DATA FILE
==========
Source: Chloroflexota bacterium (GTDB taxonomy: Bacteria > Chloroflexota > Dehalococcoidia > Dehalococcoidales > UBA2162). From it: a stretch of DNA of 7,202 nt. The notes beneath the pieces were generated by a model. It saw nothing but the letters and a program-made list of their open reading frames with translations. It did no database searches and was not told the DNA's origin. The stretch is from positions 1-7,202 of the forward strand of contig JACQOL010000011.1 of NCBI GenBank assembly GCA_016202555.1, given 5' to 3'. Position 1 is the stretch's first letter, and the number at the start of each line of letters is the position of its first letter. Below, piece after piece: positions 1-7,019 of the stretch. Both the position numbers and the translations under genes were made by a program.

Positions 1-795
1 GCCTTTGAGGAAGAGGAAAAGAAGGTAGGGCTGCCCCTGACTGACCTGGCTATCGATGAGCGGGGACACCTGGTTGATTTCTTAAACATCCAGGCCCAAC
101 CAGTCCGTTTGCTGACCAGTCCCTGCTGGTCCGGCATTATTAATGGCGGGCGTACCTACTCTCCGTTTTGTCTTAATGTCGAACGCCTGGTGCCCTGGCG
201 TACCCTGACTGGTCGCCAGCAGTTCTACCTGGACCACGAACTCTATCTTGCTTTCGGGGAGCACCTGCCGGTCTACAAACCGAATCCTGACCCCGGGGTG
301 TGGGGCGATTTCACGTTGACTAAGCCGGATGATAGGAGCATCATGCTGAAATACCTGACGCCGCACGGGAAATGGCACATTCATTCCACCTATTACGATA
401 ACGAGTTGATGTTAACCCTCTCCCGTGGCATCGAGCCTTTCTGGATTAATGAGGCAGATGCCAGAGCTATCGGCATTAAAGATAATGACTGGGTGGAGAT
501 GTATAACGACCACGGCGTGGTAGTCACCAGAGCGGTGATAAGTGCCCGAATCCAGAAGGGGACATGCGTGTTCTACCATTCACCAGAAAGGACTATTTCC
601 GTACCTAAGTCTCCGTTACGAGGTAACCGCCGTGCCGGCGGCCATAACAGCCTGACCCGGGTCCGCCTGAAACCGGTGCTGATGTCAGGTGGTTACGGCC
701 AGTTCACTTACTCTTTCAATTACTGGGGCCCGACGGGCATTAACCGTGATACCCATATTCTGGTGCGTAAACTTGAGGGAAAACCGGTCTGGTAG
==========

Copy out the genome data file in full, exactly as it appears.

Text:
Source: Chloroflexota bacterium (GTDB taxonomy: Bacteria > Chloroflexota > Dehalococcoidia > Dehalococcoidales > UBA2162). From it: a stretch of DNA of 7,202 nt. The notes beneath the pieces were generated by a model. It saw nothing but the letters and a program-made list of their open reading frames with translations. It did no database searches and was not told the DNA's origin. The stretch is from positions 1-7,202 of the forward strand of contig JACQOL010000011.1 of NCBI GenBank assembly GCA_016202555.1, given 5' to 3'. Position 1 is the stretch's first letter, and the number at the start of each line of letters is the position of its first letter. Below, piece after piece: positions 1-7,019 of the stretch. Both the position numbers and the translations under genes were made by a program.

Positions 1-795
1 GCCTTTGAGGAAGAGGAAAAGAAGGTAGGGCTGCCCCTGACTGACCTGGCTATCGATGAGCGGGGACACCTGGTTGATTTCTTAAACATCCAGGCCCAAC
101 CAGTCCGTTTGCTGACCAGTCCCTGCTGGTCCGGCATTATTAATGGCGGGCGTACCTACTCTCCGTTTTGTCTTAATGTCGAACGCCTGGTGCCCTGGCG
201 TACCCTGACTGGTCGCCAGCAGTTCTACCTGGACCACGAACTCTATCTTGCTTTCGGGGAGCACCTGCCGGTCTACAAACCGAATCCTGACCCCGGGGTG
301 TGGGGCGATTTCACGTTGACTAAGCCGGATGATAGGAGCATCATGCTGAAATACCTGACGCCGCACGGGAAATGGCACATTCATTCCACCTATTACGATA
401 ACGAGTTGATGTTAACCCTCTCCCGTGGCATCGAGCCTTTCTGGATTAATGAGGCAGATGCCAGAGCTATCGGCATTAAAGATAATGACTGGGTGGAGAT
501 GTATAACGACCACGGCGTGGTAGTCACCAGAGCGGTGATAAGTGCCCGAATCCAGAAGGGGACATGCGTGTTCTACCATTCACCAGAAAGGACTATTTCC
601 GTACCTAAGTCTCCGTTACGAGGTAACCGCCGTGCCGGCGGCCATAACAGCCTGACCCGGGTCCGCCTGAAACCGGTGCTGATGTCAGGTGGTTACGGCC
701 AGTTCACTTACTCTTTCAATTACTGGGGCCCGACGGGCATTAACCGTGATACCCATATTCTGGTGCGTAAACTTGAGGGAAAACCGGTCTGGTAG